Bamboo, cork, and reclaimed hardwood are most frequently cited as the go-to flooring materials for eco-friendly homes. While these floors are all excellent options, they are by no means the only choices available to eco-conscious homeowners. Many homeowners in the Winston-Salem, Greensboro, High Point areas do not realize linoleum floors also minimize environmental impact. In fact, because it tends to be more durable than other eco-friendly options, linoleum is arguably the greenest and most practical flooring material of all.
Linoleum vs. Vinyl
Linoleum and vinyl have a few aesthetic similarities, but beyond that, the two flooring materials are quite different. Vinyl is a manmade, non-renewable material constructed from petroleum. Its production necessitates the extraction and processing of chlorine. Linoleum’s chief component is not chlorine, but rather, all-natural linseed oil. Despite these stark differences, linoleum and vinyl are often mistaken for one another. Homeowners who think of vinyl and linoleum as one and the same are often surprised to learn that, unlike vinyl, linoleum is composed of all-natural materials.
Linoleum is constructed from a mix of sustainable materials, including ground limestone, powdered cork, linseed oil, jute, and wood flour. Interestingly enough, this recipe is very similar to the one that Frederick Walton used when he patented linoleum over 150 years ago. Today, however, recycled linoleum is frequently used to create new floors, lending even more credence to its status as an eco-friendly material.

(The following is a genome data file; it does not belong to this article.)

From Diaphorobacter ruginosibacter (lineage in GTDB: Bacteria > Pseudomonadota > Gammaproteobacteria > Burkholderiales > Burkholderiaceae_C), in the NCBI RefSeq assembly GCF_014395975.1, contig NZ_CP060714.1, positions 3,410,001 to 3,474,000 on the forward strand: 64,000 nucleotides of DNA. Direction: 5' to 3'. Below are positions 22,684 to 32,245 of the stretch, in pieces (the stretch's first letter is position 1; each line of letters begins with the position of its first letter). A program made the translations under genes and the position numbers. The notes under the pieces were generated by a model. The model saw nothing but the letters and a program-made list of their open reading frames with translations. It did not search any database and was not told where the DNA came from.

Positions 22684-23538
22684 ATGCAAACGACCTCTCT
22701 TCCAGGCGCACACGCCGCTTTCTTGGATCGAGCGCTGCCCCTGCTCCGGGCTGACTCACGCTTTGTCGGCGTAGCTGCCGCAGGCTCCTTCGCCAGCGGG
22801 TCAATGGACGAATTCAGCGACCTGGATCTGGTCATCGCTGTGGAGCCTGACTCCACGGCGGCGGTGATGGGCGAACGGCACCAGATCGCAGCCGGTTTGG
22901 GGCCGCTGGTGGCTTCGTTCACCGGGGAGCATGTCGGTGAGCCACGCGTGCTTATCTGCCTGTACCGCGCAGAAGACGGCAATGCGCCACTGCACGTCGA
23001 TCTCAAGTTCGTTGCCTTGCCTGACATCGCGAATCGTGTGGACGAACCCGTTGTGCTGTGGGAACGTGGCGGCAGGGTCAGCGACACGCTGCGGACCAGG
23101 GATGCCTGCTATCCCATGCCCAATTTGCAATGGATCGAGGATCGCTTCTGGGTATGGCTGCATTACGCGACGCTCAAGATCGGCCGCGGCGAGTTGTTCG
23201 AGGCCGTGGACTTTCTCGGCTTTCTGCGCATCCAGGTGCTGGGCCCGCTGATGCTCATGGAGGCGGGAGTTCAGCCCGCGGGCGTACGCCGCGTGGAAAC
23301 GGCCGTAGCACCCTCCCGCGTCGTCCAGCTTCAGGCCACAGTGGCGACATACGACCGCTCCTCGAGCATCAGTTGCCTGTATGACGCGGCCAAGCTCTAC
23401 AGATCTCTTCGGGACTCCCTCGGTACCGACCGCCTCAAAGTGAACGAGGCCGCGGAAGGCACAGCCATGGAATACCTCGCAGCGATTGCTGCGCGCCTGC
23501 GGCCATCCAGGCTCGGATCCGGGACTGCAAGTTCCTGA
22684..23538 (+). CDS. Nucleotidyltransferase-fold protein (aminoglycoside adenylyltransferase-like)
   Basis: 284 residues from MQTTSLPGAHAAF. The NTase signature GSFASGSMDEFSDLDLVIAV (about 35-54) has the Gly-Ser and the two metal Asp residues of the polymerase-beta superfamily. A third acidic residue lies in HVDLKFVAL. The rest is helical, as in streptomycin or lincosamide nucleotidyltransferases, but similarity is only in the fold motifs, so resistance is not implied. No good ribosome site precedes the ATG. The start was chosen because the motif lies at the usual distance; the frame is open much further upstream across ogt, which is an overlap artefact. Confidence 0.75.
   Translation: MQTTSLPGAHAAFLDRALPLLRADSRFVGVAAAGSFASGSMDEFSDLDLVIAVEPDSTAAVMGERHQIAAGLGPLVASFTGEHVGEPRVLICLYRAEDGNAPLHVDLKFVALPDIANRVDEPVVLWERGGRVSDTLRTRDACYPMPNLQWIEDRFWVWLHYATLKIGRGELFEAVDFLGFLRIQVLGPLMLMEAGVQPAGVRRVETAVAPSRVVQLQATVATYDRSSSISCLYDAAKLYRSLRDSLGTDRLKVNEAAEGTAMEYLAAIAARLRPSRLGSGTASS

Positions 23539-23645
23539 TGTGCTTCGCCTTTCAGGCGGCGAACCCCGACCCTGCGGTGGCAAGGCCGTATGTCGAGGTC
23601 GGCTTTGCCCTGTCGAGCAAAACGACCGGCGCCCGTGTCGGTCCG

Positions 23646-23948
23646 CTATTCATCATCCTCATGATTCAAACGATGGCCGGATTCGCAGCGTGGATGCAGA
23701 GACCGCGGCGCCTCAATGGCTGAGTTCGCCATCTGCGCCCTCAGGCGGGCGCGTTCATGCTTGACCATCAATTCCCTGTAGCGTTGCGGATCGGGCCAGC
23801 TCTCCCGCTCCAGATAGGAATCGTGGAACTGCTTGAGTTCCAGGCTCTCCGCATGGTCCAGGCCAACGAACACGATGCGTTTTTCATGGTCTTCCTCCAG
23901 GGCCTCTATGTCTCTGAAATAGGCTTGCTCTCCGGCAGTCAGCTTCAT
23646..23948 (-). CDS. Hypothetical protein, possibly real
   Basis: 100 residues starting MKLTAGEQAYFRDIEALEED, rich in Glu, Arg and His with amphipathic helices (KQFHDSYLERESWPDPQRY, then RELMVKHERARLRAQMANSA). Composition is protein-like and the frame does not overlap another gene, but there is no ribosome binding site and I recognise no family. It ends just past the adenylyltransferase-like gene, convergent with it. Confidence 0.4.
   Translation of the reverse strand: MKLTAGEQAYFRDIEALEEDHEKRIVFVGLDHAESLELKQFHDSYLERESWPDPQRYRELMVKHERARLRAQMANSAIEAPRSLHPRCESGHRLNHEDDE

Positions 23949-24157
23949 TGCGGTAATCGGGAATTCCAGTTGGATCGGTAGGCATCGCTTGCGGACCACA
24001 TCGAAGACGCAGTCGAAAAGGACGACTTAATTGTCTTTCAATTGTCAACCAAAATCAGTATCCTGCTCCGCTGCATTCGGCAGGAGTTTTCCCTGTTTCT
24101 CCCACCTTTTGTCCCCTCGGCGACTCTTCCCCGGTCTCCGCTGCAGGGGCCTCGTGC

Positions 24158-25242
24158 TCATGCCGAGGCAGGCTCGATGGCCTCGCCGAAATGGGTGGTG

Durability is often an underrated aspect of eco-friendliness. Sustainable materials are important, of course, but frequent replacement and use of chemical treatments can have nearly as adverse an impact on the environment as the use of nonrenewable resources. A durable flooring material can go years, even decades without needing to be treated or replaced, and infrequent replacement leads to significant energy savings. Linoleum is well known for its durability, with many homeowners reporting several decades of heavy use. Even the flooring’s patterns hold up nicely over the years, in part because the dye is infused throughout the entire floor.
Linoleum flooring may be incredibly durable, but it doesn’t last forever. Fortunately, at the end of a linoleum floor’s life, it can be recycled and used to create a brand new and even more beautiful kitchen or bathroom floor. Linoleum is also completely biodegradable, so if it is scrapped, it will not spend hundreds of years in a Greensboro landfill.
Linoleum is not appropriate in every situation. While it is durable and eco-friendly, it is also susceptible to moisture damage. However, when used in the correct capacity, it can add great beauty to any home while also making homeowners feel good about their eco-friendly home improvement practices. Call Floor Coverings International Triad today to schedule your free estimate, and let us help you find your dream floors.
Photo: © KUPRYNENKO ANDRII